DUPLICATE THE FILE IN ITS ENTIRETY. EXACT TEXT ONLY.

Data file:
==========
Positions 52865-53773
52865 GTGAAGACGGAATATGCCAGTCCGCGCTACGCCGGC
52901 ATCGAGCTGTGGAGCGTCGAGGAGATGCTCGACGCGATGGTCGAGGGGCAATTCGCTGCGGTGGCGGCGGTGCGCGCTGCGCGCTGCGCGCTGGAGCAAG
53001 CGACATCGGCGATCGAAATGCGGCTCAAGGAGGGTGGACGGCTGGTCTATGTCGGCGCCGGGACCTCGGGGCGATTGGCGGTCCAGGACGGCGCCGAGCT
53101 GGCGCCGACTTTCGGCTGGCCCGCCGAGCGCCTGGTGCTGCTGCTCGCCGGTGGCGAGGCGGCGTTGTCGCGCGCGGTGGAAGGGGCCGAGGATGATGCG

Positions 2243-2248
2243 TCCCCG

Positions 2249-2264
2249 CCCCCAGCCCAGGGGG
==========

Positions 52865-53773
52865 GTGAAGACGGAATATGCCAGTCCGCGCTACGCCGGC
52901 ATCGAGCTGTGGAGCGTCGAGGAGATGCTCGACGCGATGGTCGAGGGGCAATTCGCTGCGGTGGCGGCGGTGCGCGCTGCGCGCTGCGCGCTGGAGCAAG
53001 CGACATCGGCGATCGAAATGCGGCTCAAGGAGGGTGGACGGCTGGTCTATGTCGGCGCCGGGACCTCGGGGCGATTGGCGGTCCAGGACGGCGCCGAGCT
53101 GGCGCCGACTTTCGGCTGGCCCGCCGAGCGCCTGGTGCTGCTGCTCGCCGGTGGCGAGGCGGCGTTGTCGCGCGCGGTGGAAGGGGCCGAGGATGATGCG

Positions 2243-2248
2243 TCCCCG

Positions 2249-2264
2249 CCCCCAGCCCAGGGGG